We can't watch Coronation Street after a 5G mast wiped out the signal – we have to ring pals to find out what happened

We can't watch Coronation Street after a 5G mast wiped out the signal – we have to ring pals to find out what happened

FURIOUS residents are complaining that they can’t watch Corrie on TV because a new giant 5G mast has wiped out their reception – meaning they have to ring pals to find out what happened.

Widow Eileen Crossland is so distraught about missing out on her favourite show that she has been forcing her sister to watch Britain's top soap to recount the storylines.

Self-confessed TV addict Eileen, 78, said: “I can survive without just about anything but not Coronation Street. I love my soaps and Corrie’s the best!"

Retired school cleaner Eileen told how the recently installed “eyesore” 15-metre tall mast has stopped her watching the box inside her own home in Mansfield, Nottinghamshire.

As soon as it was switched on locals relying on rooftop aerials for reception said their tellies went on the blink.

Eileen, speaking to The Sun Online, said: “It wiped out all my soap for days. I was so upset! Most of my neighbours were affected too.

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“My aerial is on the roof, I have no internet or Sky but and as soon as this big monstrosity of a thing was up and running, wham, I had no TV signal – no picture, no sound, nothing."

Eileen, who has lived in her cosy former council semi for nearly 46 years, said: “What I am supposed to do with no TV to watch?

“The developers should have had the decency to contact residents to say some of us might have a problem but, no, we heard absolutely nothing.

“It’s been awful. I’ve been calling my sister and making her watch Corrie for me to tell me what has happened.

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“Well I can't miss it completely, can I, and I have no catch-up TV facility. I never miss an episode."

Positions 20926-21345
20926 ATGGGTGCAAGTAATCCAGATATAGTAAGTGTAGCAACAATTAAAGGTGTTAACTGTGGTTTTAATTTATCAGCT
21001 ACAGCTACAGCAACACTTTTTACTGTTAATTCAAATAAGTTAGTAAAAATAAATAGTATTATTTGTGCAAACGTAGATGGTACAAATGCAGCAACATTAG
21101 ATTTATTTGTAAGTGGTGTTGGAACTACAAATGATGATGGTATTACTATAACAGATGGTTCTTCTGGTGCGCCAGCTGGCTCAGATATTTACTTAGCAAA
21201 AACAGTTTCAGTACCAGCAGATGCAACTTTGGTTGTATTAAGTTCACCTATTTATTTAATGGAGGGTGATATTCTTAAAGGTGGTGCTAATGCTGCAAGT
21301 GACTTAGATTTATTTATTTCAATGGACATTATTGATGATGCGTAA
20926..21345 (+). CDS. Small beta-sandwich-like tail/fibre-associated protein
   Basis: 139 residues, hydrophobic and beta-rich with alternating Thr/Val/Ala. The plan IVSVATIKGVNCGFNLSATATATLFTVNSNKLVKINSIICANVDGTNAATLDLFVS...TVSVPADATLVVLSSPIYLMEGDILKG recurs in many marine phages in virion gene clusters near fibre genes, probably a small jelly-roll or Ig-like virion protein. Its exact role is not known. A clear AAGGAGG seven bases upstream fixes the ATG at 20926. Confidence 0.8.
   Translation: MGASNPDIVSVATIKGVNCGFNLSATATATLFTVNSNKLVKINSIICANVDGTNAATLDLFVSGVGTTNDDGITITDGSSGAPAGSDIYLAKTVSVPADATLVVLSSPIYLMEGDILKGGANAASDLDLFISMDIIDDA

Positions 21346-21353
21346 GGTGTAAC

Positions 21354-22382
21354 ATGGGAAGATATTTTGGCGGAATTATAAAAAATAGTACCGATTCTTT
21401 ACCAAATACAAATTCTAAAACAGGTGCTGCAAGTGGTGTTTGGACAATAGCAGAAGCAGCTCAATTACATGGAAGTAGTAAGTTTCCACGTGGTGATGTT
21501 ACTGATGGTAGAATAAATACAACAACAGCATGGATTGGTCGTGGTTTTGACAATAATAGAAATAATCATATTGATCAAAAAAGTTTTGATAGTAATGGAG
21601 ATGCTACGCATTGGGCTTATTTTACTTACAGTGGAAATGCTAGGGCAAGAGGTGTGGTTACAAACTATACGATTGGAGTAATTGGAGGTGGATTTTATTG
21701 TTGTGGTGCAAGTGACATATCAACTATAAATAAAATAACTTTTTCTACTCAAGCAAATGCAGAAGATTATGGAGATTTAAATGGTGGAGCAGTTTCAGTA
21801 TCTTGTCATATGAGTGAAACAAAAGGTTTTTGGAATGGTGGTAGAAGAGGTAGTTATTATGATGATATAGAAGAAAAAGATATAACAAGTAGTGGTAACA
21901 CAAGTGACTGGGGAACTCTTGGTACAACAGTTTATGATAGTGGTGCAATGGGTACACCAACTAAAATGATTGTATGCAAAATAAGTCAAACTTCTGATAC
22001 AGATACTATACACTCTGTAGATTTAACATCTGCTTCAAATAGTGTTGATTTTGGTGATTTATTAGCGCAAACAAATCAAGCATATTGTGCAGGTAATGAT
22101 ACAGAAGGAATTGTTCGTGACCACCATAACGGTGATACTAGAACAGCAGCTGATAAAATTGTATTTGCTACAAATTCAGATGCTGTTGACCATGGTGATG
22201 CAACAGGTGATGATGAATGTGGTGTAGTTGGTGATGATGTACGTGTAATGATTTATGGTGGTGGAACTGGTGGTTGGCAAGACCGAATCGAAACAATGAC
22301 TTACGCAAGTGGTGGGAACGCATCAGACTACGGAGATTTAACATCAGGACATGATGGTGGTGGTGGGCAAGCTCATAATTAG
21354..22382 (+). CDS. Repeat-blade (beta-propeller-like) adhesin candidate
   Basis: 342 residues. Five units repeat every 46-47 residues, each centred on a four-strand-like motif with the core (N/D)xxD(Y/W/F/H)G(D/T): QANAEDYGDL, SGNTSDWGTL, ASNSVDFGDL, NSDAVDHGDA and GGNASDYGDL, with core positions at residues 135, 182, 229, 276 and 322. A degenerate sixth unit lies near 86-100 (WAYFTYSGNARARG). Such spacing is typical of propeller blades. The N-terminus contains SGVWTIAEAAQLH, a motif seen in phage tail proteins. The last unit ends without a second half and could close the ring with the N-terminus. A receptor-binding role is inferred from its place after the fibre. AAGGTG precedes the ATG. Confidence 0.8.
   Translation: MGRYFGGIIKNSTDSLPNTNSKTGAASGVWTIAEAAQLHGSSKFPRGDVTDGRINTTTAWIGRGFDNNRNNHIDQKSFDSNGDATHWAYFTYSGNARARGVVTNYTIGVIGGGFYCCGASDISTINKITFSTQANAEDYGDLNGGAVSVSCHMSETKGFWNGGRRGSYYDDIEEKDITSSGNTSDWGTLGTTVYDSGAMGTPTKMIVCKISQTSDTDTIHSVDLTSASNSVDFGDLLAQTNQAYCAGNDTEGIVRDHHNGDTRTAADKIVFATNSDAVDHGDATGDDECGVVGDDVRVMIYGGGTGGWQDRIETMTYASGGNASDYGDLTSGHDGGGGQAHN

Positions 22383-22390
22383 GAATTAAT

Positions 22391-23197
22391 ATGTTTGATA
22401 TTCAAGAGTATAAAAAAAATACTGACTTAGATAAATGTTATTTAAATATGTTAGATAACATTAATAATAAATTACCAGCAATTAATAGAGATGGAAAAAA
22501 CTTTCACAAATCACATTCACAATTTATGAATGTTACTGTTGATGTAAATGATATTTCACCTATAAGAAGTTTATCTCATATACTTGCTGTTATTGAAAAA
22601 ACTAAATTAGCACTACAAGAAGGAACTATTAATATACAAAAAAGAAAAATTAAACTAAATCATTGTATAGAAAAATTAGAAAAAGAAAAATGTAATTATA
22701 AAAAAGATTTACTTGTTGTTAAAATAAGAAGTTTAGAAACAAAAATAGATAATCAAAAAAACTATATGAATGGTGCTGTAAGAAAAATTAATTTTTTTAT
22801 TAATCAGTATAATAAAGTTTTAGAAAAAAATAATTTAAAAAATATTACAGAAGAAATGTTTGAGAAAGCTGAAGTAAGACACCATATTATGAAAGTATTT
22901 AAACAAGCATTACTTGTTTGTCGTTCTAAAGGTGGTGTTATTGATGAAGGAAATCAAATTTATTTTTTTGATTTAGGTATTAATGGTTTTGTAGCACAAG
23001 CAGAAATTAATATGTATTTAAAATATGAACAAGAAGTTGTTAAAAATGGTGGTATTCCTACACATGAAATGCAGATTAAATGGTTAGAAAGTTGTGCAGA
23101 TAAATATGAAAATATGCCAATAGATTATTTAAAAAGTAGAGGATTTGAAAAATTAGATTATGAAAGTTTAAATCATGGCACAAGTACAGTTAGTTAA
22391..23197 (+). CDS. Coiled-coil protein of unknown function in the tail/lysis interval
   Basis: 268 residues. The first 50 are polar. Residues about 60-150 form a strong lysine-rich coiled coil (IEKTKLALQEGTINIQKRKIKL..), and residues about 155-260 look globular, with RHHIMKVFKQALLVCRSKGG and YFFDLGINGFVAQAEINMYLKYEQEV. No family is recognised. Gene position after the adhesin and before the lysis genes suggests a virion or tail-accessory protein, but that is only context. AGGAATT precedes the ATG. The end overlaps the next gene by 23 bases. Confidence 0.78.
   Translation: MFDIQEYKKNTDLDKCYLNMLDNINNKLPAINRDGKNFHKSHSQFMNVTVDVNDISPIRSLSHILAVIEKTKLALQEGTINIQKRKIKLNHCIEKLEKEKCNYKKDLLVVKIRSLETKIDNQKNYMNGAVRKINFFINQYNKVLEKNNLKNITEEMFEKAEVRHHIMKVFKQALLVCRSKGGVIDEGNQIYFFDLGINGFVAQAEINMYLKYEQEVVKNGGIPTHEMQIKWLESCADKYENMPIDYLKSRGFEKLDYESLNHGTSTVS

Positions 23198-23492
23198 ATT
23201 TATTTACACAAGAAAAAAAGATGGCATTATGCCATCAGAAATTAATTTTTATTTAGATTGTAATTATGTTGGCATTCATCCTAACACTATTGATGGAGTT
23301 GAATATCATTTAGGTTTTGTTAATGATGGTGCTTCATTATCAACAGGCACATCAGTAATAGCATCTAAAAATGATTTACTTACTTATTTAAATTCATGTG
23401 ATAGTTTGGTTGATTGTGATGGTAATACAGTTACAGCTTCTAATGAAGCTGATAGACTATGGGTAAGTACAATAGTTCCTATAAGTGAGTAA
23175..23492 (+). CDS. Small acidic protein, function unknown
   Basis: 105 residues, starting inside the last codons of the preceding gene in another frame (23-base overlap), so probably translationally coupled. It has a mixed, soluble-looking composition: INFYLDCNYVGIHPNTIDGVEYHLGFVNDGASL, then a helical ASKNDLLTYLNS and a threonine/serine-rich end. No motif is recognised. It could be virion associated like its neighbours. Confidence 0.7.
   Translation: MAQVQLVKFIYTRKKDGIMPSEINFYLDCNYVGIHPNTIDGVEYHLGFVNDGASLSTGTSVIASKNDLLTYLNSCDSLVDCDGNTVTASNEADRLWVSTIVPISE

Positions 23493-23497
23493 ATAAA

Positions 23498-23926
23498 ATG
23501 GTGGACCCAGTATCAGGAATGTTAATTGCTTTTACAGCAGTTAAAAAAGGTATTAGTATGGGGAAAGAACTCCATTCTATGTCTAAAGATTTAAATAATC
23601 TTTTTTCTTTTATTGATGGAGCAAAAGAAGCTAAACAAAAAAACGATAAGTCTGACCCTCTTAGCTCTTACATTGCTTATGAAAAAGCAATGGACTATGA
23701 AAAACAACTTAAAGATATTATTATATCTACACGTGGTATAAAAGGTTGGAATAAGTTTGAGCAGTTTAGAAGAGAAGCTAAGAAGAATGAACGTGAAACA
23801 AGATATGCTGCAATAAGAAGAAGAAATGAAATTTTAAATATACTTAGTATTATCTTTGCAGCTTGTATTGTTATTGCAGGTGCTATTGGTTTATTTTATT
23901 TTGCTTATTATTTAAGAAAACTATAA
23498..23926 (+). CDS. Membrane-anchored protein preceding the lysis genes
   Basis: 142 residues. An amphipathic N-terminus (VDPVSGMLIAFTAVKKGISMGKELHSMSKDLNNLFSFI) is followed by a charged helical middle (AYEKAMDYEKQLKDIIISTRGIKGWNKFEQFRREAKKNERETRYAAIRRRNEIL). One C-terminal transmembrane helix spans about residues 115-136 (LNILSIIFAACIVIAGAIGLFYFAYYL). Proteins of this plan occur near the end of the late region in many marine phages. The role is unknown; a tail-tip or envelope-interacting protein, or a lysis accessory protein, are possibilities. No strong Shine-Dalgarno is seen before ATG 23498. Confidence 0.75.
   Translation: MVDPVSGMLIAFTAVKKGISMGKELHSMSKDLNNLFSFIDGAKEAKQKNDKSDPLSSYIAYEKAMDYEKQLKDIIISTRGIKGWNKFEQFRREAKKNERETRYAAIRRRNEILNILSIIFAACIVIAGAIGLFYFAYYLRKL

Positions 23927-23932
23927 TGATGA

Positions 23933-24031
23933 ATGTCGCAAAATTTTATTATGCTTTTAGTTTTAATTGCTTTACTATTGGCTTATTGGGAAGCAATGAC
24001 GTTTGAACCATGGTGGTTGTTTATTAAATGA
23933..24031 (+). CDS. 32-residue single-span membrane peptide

In desperation, the Botany Avenue resident called her businessman son Shane for help, who called out a TV engineer to re-route her aerial for almost £100.

One of her neighbours David Newstead, who experienced the same problem, had a heftier bill of £400 to fork out and said he was upset he couldn't watch the snooker championship.

Retired printer David, 78, said of the new mast: “It's ridiculous and doesn't look right.

"I’ve been going years and years watching TV and then couldn’t watch a thing because of it.

"I had to pay £400 for a new aerial which I can hardly afford. But I need the telly for company as I live alone with my dog Shep."


Neighbour Simone Swif, who has lived at her home for 27 years, has branded the mast "appalling" – saying it "looks out of place".

"We were all just so shocked when it was put up, as we assumed that we would have been notified before work started, but we haven’t had any letters," Simone said.

"We had seen an application for a mast on Sutton Road, which would have been better as it isn’t smack bang in front of anyone’s house.

"It’s appalling, I used to look out onto a nice bit of grass, but now I have the mast right in the middle of my view."

Soap-deprived Eileen – who suffers from arthritis – told how the only notification of the mast being erected at the beginning of a housing estate was on a lamp post.

It’s been awful. I’ve been calling my sister and making her watch Corrie for me to tell me what has happened

The mum-of-three, who has lodged a complaint with her local MP, said: “Well I didn't see it because I can't walk that far. The whole street is furious.”

Mansfield District Council said it had put up a notice on a telegraph pole announcing the installation of the mast.

But it admitted it should have notified residents living close to the site by sending out a letter.

The council apologised and promised to write to them, explaining the background to the case.

A planning application for the mast was submitted by CK Hutchison Networks Ltd, which operates the 3 networks in the UK.

The mast was installed by WHP Telecoms Ltd, which supplies network infrastructure services for the telecommunications industry.

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Planning papers reveal that the council had initial reservations about the mast because of its size and close proximity to a residential area.

However, the developer amended its original plans by reducing the height of the mast by five metres from 20 metres and moving it further away from houses.

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